Now for the final touches – a bit of sparkle with a gold pen, where I outlined the star shape, and hand lettered words “Shine Brightly!” I love to use a Platinum Carbon ink pen over dry paint, but any permanent black pen will work.

I aimed to use the colors to give a feel of light and shadow, so I worked both the background and focal piece from lightest on the top left, to darkest on the bottom right. What do you think, did it work?

And there you have it, a set of eight cards in a bright array of yellows and pinks. These might be very non-traditional Christmas cards, or maybe Solstice cards. Another thought is to save them, and randomly send them out in the dark days of winter to bring a ray of light to someone. I hope this inspires you to observe the light and shadow in your life and let it guide your creative endeavors. Wishing you health, joy, and light this holiday season! – Maura


Thank you Maura! We love how your colors make these patterns pop. And nontraditional holiday colors seem perfect for this crazy year :)

Give it a try: you can find all my Rubber Stamps and Stencils in my Online Shop and here are some of the other supplies Maura used:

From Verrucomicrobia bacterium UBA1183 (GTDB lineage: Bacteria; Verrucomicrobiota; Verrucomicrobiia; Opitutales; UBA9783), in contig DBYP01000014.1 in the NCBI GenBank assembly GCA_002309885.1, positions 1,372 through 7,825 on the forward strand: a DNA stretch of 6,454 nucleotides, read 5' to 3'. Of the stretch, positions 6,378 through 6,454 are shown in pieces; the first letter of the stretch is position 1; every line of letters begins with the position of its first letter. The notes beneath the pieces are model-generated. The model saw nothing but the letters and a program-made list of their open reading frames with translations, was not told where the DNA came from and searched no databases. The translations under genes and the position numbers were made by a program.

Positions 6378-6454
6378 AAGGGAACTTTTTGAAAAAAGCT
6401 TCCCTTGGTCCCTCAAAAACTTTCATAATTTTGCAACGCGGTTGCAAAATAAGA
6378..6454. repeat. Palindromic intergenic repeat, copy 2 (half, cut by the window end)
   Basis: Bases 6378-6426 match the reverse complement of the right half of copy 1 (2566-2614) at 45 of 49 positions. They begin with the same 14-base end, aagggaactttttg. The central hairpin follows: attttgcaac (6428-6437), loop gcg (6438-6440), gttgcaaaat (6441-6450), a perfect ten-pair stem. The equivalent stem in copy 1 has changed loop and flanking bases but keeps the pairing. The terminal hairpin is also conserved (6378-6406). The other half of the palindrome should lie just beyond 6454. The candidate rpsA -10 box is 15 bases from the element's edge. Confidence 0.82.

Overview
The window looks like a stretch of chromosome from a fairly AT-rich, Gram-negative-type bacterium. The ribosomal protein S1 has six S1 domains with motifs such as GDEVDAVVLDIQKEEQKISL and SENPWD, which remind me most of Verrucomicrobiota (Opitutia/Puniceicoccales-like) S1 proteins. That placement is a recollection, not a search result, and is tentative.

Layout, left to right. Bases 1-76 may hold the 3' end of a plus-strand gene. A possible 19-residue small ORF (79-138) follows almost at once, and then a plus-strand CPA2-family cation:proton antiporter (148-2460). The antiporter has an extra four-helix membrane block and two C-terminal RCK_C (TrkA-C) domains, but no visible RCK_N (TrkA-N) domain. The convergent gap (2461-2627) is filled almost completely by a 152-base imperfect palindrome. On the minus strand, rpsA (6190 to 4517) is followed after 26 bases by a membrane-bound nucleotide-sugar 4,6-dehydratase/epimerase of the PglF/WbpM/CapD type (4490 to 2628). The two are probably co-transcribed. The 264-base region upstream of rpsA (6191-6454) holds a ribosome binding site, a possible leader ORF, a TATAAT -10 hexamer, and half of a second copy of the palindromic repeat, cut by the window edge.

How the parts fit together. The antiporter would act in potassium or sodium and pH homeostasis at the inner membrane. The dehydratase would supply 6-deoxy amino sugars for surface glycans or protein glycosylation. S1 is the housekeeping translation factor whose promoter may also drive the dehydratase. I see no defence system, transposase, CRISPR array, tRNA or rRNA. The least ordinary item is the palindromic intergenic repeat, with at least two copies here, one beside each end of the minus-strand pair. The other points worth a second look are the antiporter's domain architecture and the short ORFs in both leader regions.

Don’t forget to check out Nat’s Creative Squad on Instagram too: Each week we post projects, ideas, and inspiration for mixed media art.

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Vitamin Sea – Art Journal

I need some vitamin Sea! How about you? I was inspired by our Creative Squad theme this month – Under the Sea. Are you longing for the ocean too?

I used acrylic paints for my background and posca markers with my Kyoto and Star Struck stencils. I also threw in my Wabi Sabi rubber stamps with archival ink so a little play with changing up scale with the same design elements.

I tried out a new set of Posca markers and really like the colors and pastel shades of them. You can find those in the links below.

Here are some of the supplies I used:

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Deck of Cards Challenge – Prompts 8 & 9

Today I am recapping Day 8 and 9 of my Deck of Cards Challenge that is running this month on Instagram. This week we are making holiday cards with a focus on shapes.